Yes, this is my passport. And yes, it’s brand-spankin’ new. When I went to the town office to apply, they asked me if I needed it by a particular date. Was I planning a trip that required an expedited application? No, I replied. But in about a year I’ll be 40, and (I joked) I might want to go somewhere someday.
I have been the stay-at-home parent to two children, now 11 and 9, and though it wasn’t my original intention, I have followed that job description almost to the letter. During that time I’ve also owned two home businesses, so my life revolves around home. I am a homebody.
I don’t mean to make it sound like I never leave my house. I traveled a bit with my husband before we had kids, and as a family we’ve taken vacations. Those trips have included several to Canada, just a skip away from us in Maine and a border crossing which only recently has required a passport. You can see here the beaches of Prince Edward Island and the architecture of Quebec City, which I would love to visit again with my camera and much more time.
Honestly, this is what makes travel difficult for me: the lack of time. Most of my trips have involved itineraries and clocks, following the lead of a host (or a spouse) with a list and a plan. I’ve felt hurried and harried, with pressure to go, go, go, to see more and do more. I find it overwhelming. My brain just doesn’t work that way. So while I long to visit Tuscany, to see Paris or the Orkney Islands, I fear that rushed feeling. I don’t want to come home with a pile of photos and no memory of where they were taken, or when. Without the time to sit somewhere with a cup of tea and watch the people go by, a moment of quiet to take pictures and absorb it, I won’t feel like I really was there.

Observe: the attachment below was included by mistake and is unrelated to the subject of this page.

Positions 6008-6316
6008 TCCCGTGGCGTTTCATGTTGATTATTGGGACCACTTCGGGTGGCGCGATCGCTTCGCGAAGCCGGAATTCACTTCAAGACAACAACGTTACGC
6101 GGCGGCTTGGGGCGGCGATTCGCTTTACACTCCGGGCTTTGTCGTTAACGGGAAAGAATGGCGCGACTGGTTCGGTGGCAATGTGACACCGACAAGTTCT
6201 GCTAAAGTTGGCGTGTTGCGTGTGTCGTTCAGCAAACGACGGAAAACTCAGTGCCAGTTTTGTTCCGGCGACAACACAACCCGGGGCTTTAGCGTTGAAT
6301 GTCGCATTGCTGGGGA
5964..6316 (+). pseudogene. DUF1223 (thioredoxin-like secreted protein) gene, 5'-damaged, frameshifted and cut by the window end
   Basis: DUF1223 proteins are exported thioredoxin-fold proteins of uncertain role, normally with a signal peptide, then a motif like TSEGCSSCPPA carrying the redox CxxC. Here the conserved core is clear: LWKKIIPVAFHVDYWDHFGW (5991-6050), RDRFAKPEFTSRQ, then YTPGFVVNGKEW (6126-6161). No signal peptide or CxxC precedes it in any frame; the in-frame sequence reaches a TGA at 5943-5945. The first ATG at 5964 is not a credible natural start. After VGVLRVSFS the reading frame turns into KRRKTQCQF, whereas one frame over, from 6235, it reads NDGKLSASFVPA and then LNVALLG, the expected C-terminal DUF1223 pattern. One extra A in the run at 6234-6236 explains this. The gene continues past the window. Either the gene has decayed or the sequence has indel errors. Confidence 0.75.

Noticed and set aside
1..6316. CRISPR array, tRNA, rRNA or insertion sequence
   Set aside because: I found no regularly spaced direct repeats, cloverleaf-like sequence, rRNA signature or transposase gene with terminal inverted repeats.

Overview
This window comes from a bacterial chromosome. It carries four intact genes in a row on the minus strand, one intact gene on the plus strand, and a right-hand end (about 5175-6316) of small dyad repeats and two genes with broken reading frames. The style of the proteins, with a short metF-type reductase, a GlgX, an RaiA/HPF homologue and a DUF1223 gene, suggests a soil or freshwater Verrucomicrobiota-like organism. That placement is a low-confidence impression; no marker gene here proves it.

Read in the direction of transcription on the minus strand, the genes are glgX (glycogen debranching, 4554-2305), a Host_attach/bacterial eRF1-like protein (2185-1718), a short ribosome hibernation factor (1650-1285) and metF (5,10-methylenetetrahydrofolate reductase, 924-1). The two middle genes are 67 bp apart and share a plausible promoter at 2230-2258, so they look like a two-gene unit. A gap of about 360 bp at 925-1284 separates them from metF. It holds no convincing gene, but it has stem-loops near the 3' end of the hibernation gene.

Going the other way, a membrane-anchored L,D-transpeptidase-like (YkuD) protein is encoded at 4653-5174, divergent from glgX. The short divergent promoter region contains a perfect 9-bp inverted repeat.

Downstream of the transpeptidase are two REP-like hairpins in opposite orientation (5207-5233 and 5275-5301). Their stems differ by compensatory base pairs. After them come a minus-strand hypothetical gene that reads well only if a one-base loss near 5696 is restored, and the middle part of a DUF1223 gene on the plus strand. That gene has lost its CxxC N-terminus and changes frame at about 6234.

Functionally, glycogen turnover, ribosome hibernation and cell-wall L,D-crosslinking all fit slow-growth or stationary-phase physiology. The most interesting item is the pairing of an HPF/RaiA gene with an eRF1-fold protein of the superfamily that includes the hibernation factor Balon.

Some people are appalled when they hear that I don’t travel much. It seems to imply a lack of interest in the world. I enjoy the writing of Henry David Thoreau, who advised: “Live at home like a traveler.” When he wasn’t traveling (to places like Maine, where he took extensive notes in his journal and about which he later wrote the book The Maine Woods), he was reading about others’ travels. He read hundreds of personal accounts, which informed his views of the world as well as his writing. He lived vicariously. In this age of Twitter and Facebook and Skype, it’s even easier to “live at home like a traveler!”
There’s a lot of go, go, going all around me all of the time. I love to follow the travels of others (Lela Barker, for one, blogs and tweets amazing details of her African adventures) and they do inspire me to plan future trips of my own. The passport is the first step!
But I’m mostly content to stay in one place. Thoreau also said, “I have traveled a great deal in Concord…” There are a lot of places you can go without ever leaving home. There’s a journey happening here that has nothing to do with passports or suitcases or “going.”
What do you think? Where are you “going” right now? Does it involve reservations and time zones? Please share your thoughts! And wherever you go this week, have a great Monday!